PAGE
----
App Alert: Instacart
Online shopping is nothing new, nor is going grocery shopping online — especially for students. Sites like FreshDirect and Peapod have been delivering groceries to University City students for years. Their vibrant green trucks donned with fruits and veggies are easy to spot. But as convenient as it may be to get groceries delivered to your door within the week, mobile and web application Instacart can get your groceries to you in a matter of hours.
Instacart is a startup from California that serves the San Francisco Bay Area, New York City, Chicago, Boston, Washington, D.C., Philadelphia and Los Angeles with groceries delivered by the hour. Using Drexel’s zip code (19104), you can choose groceries from stores like Whole Foods Market, Fine Wine & Good Spirits, Super Fresh, BJ’s Wholesale, Green Aisle Grocery and ACME Markets. Whether you want to purchase locally-grown fruits or vegetables or need to replenish your bulk supply of Ramen in time for finals week, Instacart can help you out.
Of course, there are a few catches, but they may or may not be worth it depending on what you’re looking for: the best bargain prices or the most convenient experience. There is a surcharge for delivery of $7.99; however, that surcharge can be waived with a $99 per year subscription to Instacart Express on purchases over $35. If you order groceries more than 12 times a year, a subscription may be best. The other downside to Instacart is that you can’t use manufacturer coupons on your order and prices may be a bit higher than what you would pay in store. Visit Instacart’s FAQ for more information about pricing and subscriptions.
How does Instacart work? It’s simple — visit www.instacart.com, type in your zip code and begin selecting your groceries! Upon checkout, you can select the hour timeframe that you’d like your personal shopper to deliver your groceries.
To become a personal shopper for Instacart and make commission on every order you deliver, you must have a valid driver’s license, a good driving record, proof of auto insurance, a recent smartphone, are 21 years old and able to lift 25 pounds. You are able to deliver on a schedule that you create for the days and times that fit best for you. Learn more about Instacart’s job opportunities here.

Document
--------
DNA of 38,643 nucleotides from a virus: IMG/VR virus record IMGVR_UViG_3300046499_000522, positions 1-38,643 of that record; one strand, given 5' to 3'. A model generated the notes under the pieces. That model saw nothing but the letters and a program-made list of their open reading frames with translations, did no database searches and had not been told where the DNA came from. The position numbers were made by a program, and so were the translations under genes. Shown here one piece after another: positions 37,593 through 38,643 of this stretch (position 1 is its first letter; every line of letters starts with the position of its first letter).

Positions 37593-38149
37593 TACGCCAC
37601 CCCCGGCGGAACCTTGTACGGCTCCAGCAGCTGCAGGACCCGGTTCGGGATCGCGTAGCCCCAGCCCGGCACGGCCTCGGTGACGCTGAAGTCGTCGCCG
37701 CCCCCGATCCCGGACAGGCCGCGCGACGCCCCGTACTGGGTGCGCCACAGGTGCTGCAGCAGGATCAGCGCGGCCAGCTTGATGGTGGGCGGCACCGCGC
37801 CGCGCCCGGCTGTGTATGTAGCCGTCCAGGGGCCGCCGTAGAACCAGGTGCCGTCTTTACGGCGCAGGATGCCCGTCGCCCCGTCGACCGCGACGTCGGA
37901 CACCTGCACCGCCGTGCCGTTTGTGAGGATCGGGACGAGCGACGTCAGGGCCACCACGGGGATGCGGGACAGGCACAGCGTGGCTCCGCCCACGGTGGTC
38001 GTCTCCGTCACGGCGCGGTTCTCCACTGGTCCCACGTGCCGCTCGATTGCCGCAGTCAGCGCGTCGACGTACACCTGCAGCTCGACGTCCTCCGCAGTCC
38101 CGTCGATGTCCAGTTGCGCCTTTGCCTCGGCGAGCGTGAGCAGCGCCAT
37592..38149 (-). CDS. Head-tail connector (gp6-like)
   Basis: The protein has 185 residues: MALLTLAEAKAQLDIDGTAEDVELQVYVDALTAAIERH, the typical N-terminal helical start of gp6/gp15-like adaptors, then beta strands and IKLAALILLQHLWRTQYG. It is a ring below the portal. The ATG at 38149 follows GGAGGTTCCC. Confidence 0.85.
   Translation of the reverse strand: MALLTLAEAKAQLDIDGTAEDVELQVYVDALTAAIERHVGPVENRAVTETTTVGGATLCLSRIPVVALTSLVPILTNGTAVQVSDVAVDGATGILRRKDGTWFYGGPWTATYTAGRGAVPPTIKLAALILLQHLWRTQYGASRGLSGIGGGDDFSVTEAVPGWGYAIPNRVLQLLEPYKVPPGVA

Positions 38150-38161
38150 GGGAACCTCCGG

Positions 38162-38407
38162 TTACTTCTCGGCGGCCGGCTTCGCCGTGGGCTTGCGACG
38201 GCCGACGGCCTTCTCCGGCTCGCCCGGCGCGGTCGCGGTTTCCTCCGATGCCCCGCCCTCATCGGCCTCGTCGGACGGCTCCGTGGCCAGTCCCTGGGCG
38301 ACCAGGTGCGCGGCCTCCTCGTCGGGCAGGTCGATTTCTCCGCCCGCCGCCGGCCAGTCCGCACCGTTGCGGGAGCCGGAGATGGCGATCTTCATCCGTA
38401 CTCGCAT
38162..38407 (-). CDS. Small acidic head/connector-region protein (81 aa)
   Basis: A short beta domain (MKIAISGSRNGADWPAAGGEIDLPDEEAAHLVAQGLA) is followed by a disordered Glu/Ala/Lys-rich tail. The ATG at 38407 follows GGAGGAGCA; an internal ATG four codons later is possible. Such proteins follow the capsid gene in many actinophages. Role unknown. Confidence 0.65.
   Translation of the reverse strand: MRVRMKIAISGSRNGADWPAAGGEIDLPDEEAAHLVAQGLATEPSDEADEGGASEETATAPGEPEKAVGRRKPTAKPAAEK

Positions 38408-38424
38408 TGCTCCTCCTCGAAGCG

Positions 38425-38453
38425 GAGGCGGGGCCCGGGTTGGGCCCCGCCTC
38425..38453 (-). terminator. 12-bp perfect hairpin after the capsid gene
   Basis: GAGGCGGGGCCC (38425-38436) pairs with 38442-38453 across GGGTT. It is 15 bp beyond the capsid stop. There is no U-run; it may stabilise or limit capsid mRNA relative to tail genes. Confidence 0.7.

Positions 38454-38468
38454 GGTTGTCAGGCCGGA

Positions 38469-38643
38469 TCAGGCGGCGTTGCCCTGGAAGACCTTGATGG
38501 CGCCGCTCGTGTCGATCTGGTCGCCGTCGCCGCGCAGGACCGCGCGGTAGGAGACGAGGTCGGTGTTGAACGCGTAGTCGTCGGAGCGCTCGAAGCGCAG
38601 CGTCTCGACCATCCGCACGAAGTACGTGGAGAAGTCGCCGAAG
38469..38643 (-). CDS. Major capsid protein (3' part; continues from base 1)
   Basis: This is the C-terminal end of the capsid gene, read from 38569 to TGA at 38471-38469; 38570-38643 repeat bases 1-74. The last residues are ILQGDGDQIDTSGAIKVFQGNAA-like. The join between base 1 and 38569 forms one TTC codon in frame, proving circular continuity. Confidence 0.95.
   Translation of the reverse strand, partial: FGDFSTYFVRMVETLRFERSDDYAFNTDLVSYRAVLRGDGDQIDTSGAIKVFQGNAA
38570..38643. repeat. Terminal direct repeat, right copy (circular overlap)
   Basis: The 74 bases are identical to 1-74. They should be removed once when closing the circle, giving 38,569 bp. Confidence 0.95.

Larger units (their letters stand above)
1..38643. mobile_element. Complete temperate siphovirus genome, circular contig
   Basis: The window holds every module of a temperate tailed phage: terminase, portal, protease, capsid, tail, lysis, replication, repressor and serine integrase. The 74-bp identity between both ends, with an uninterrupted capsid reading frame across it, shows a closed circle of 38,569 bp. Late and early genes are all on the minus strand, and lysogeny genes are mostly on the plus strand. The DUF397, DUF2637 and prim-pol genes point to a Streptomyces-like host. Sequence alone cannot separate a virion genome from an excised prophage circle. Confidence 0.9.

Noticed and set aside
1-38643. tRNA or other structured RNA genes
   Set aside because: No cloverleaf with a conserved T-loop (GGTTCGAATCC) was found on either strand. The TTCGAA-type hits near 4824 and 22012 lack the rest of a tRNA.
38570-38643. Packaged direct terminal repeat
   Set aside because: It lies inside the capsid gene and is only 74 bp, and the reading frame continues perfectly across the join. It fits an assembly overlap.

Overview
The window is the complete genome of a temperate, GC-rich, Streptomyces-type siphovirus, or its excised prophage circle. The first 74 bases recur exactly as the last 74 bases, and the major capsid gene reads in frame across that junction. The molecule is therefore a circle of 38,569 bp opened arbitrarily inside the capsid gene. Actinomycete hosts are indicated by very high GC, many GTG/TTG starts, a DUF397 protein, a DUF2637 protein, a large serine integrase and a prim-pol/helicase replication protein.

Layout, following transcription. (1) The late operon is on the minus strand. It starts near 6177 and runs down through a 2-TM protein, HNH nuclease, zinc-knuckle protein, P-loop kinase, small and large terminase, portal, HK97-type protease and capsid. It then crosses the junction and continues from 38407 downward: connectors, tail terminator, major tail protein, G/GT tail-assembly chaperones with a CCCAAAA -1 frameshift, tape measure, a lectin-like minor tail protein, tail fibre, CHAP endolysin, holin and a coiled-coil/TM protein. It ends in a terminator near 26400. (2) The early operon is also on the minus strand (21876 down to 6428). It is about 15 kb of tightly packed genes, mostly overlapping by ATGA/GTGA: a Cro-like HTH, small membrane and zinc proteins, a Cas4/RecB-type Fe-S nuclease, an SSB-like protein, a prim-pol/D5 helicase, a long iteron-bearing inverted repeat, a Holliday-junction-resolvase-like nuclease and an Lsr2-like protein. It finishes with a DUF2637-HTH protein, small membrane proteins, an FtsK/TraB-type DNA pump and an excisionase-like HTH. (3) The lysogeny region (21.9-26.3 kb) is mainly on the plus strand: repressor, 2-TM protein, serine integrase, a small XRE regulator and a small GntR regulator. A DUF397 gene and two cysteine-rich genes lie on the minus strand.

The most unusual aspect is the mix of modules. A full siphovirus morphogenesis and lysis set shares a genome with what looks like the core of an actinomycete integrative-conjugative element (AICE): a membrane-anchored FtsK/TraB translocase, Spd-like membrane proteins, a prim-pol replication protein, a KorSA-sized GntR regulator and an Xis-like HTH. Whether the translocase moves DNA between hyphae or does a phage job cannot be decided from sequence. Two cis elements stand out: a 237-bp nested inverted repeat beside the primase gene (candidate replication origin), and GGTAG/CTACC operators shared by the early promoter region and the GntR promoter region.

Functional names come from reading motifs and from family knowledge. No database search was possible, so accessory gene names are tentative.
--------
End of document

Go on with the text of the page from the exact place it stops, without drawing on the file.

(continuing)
Smart Student: Osman Cueto, “BREATHE: The Connected Inhaler”
Senior product design major Osman Cueto has developed what MedCity News calls “an asthma inhaler app designed from the patient’s point of view.” Cueto developed a “smart” inhaler and accompanying app to help those who suffer from asthma better manage and maintain their condition. The mobile app can track metrics for breathing quality. Additional functionality of the app includes notification of areas that could potentially trigger an asthma attack.
In addition to the application, Cueto gave the traditional inhaler a bit of a facelift by designing a product that is thinner, more compact and easier to carry. Perhaps the best feature of his redesign is the mouthpiece that is covered by a sleeve instead of a cap, which can easily be lost. Speaking of misplacing things, Osman built a “locator feature” into the app so that users never spend more than 60 seconds trying to remember where they last placed their inhaler. Being recently diagnosed with allergic asthma myself, I had a few questions for Osman about the logistics: